“SHINE SA supports the FPAA statement and recognises that access to safe abortion services reduces the mortality and morbidity that occurs as a result of dangerous and illegal abortion. This is evidenced by a higher frequency of abortion-related deaths in countries with restrictive abortion laws than in countries with less restrictive laws².

SHINE SA, a member of FPAA, advocates for reproductive freedom and for provision of legal, safe, affordable and accessible abortion in Australia and worldwide. We recognise that trans, gender diverse and intersex people may also need access to abortion, but also that measures such as this disproportionately affect women.

SHINE SA believes that both medical and surgical abortion are safe and effective health interventions and that abortion is a private medical decision that should not be politicised.”

To read the FPAA statement visit this link. For further information contact Tracey Hutt, Director Workforce Education and Development via email. 

 

¹ https://www.theguardian.com/world/2019/may/17/we-have-to-fight-alabamas-extreme-abortion-ban-sparks-wave-of-activism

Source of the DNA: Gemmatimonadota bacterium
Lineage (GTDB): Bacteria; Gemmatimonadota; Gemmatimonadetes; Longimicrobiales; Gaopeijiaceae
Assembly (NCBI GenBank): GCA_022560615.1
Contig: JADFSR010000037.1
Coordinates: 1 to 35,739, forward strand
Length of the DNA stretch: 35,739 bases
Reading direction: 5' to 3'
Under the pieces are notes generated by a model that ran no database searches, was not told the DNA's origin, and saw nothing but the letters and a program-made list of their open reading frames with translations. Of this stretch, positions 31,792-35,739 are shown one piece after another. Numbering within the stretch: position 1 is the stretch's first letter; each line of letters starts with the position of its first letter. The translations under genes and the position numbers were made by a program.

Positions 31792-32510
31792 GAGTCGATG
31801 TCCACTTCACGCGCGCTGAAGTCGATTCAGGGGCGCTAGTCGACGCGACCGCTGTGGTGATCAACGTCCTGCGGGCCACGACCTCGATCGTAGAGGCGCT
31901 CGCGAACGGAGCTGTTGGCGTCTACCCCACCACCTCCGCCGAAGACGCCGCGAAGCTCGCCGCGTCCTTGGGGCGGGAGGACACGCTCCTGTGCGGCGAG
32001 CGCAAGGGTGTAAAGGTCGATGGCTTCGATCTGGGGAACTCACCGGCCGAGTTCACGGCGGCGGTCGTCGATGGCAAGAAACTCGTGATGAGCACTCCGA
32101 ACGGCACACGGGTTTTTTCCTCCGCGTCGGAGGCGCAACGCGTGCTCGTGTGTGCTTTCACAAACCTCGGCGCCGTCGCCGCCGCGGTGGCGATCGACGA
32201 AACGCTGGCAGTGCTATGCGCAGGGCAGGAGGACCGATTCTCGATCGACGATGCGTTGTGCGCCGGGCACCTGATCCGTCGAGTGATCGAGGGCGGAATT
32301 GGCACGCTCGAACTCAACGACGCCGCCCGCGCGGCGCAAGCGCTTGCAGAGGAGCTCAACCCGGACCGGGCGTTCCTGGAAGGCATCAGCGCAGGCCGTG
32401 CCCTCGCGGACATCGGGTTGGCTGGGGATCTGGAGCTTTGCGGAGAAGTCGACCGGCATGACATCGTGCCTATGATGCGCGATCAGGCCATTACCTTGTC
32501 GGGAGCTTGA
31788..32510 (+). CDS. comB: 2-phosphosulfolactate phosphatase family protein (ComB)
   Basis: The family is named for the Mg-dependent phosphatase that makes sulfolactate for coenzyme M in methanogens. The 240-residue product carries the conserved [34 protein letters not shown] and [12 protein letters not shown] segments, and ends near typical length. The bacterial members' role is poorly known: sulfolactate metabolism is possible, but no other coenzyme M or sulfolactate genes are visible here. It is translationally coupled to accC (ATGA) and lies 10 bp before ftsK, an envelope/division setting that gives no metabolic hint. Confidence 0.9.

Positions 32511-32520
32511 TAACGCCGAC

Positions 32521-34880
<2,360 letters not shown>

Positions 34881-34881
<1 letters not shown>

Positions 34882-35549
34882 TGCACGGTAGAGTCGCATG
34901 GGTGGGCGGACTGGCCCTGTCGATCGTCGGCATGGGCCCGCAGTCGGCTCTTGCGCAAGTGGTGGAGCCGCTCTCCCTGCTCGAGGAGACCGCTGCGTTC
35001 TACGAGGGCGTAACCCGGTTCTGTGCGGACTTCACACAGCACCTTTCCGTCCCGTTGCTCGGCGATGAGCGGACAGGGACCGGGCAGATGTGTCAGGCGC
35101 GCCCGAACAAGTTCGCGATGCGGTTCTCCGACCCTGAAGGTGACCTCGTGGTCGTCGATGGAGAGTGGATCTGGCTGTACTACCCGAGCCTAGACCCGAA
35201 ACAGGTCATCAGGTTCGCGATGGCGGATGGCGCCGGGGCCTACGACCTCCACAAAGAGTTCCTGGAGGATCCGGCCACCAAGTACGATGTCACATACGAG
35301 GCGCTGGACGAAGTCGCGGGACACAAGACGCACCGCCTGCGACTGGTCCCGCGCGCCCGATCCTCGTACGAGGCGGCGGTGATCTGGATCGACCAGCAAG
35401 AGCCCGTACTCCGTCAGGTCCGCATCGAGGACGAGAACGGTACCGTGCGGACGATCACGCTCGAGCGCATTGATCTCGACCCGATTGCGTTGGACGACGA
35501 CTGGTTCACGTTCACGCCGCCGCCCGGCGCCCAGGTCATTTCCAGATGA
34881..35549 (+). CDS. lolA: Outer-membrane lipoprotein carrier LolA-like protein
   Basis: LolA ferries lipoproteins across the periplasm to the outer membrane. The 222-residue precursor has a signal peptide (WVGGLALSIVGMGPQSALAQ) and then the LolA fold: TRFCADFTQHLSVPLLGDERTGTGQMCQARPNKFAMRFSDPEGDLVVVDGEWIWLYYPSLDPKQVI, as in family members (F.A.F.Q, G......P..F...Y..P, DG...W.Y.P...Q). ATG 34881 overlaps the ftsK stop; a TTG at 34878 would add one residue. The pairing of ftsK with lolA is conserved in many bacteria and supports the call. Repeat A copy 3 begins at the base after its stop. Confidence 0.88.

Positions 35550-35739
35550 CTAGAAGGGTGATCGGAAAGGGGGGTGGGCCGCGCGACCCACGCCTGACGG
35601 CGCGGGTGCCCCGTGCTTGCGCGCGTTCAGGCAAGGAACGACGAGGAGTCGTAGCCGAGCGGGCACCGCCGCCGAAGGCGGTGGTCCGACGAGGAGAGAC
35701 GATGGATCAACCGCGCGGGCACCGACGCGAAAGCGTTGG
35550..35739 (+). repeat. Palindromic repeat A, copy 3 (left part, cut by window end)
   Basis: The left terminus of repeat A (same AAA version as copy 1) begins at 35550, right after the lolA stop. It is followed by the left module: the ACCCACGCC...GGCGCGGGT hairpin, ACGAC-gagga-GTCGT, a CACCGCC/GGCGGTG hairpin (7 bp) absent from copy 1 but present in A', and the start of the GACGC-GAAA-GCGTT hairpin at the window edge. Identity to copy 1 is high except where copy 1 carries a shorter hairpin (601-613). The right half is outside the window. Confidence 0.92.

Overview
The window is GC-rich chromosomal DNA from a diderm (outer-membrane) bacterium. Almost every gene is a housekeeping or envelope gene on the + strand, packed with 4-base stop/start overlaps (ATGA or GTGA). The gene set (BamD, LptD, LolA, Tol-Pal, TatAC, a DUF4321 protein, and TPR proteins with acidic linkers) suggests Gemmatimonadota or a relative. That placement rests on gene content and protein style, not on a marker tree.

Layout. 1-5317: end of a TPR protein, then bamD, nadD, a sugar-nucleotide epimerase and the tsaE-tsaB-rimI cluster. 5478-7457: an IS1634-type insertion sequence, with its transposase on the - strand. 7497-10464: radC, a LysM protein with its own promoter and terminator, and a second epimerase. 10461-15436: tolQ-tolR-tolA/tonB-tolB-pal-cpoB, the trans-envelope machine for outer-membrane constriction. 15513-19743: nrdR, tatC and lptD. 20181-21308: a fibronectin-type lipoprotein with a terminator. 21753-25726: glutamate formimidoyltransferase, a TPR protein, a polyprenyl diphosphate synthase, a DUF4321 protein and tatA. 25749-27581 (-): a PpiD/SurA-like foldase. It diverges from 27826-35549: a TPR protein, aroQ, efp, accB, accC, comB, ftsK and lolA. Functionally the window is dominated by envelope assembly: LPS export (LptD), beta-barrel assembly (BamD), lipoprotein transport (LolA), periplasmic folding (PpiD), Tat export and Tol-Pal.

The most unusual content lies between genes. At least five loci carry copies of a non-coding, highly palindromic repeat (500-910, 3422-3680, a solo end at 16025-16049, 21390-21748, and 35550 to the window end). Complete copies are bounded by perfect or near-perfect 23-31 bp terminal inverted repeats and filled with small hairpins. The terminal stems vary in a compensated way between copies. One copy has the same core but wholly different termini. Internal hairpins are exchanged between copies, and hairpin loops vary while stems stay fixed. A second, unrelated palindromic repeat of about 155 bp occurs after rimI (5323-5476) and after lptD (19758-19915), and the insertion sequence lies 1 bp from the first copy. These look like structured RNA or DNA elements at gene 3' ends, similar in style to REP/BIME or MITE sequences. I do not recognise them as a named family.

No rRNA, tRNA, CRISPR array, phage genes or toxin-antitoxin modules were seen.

² https://www.researchgate.net/publication/26677181_Unsafe_Abortion_Unnecessary_Maternal_Mortality

Evaluating the cost-effectiveness of existing needle and syringe programmes in preventing hepatitis C transmission in PWID

Drug and Alcohol Findings (UK), 2019

What would happen to rates of infection with hepatitis C if we closed down all the needle exchanges? Research has established that needle/syringe programmes are a cost-effective way to reduce spread of HIV, but just two studies have considered the same issue in relation to hepatitis C.

In three UK municipalities, the answers were predicted to be more infections, lost low-cost opportunities to improve and save lives, and in two of the areas, greater health-related costs overall. Conclusion was that these services are among the best investments UK health services can make.

Australia will never be HIV-free if access to prevention requires a medicare card

The Conversation, January 23, 2019 12.21pm AEDT

by Nicholas Medland, Sexual health physician and senior researcher, UNSW

Australia aims to “virtually eliminate” HIV transmission by 2022, according to the health minister’s new national HIV strategy. This ambitious goal has been made possible by biomedical HIV prevention, a new and highly effective way of preventing HIV using medications.

But new inequalities are emerging between those who can and can’t access these medications because of their Medicare eligibility. These inequalities may undermine the success of HIV elimination in Australia and threaten Australia’s international reputation as a safe place to study, work and live.

Read more of Australia will never be HIV-free if access to prevention requires a medicare card